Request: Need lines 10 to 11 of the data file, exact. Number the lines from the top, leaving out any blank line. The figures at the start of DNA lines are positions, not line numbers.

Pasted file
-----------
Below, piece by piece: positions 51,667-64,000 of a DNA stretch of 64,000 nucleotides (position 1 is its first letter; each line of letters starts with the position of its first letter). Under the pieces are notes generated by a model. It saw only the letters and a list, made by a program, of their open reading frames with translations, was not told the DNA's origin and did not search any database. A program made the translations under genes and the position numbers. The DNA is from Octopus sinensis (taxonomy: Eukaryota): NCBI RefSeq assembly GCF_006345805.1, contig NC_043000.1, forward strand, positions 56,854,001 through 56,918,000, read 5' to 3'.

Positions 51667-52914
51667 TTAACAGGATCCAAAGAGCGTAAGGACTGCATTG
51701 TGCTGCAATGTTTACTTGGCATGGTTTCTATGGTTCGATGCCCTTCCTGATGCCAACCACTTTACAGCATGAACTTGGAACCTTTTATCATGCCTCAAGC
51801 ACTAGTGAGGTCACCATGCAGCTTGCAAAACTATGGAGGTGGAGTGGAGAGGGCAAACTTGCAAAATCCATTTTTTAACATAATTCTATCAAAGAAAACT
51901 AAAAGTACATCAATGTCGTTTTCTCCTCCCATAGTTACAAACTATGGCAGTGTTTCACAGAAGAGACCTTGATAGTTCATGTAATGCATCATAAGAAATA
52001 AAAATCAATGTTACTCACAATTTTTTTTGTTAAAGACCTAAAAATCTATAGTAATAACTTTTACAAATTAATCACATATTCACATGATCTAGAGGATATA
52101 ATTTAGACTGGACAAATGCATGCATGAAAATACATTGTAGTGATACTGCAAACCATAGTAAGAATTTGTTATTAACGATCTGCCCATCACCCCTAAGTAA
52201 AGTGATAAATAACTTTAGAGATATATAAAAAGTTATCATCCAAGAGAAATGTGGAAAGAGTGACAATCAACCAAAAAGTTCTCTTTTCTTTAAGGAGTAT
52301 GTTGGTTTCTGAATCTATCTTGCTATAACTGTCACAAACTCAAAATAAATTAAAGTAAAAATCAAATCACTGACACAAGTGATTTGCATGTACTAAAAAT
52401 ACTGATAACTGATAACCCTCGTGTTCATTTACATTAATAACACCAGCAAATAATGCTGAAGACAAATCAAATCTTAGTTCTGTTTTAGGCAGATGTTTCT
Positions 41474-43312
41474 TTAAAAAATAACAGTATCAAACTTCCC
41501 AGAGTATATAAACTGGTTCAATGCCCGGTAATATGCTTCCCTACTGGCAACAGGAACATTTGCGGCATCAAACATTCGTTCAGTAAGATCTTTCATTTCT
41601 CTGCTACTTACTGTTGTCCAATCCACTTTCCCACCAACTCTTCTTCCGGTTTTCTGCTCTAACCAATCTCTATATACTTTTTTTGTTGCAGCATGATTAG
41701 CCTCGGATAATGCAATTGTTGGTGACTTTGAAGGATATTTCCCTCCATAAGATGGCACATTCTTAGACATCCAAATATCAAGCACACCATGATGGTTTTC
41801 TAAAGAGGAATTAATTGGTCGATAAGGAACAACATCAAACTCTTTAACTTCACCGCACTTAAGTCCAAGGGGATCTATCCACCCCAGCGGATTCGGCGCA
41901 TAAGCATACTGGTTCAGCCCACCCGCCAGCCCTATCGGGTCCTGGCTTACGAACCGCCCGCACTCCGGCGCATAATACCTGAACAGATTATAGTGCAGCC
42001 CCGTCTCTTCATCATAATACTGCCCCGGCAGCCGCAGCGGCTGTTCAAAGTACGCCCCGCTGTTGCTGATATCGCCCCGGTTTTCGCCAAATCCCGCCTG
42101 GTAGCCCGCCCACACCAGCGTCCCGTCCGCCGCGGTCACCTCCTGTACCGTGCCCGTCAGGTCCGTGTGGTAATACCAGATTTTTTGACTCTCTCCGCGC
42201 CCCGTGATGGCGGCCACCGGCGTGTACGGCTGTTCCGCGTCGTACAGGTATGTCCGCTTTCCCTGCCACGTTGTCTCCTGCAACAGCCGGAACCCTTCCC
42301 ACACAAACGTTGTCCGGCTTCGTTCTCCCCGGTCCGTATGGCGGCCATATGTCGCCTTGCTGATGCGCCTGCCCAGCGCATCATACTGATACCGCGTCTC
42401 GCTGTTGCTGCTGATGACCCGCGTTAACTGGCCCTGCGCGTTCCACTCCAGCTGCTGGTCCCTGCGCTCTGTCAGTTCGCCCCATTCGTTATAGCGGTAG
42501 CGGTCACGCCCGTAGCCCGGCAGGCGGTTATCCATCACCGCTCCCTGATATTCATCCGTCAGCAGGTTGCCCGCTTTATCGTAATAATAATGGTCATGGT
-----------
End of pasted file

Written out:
52301 GTTGGTTTCTGAATCTATCTTGCTATAACTGTCACAAACTCAAAATAAATTAAAGTAAAAATCAAATCACTGACACAAGTGATTTGCATGTACTAAAAAT
52401 ACTGATAACTGATAACCCTCGTGTTCATTTACATTAATAACACCAGCAAATAATGCTGAAGACAAATCAAATCTTAGTTCTGTTTTAGGCAGATGTTTCT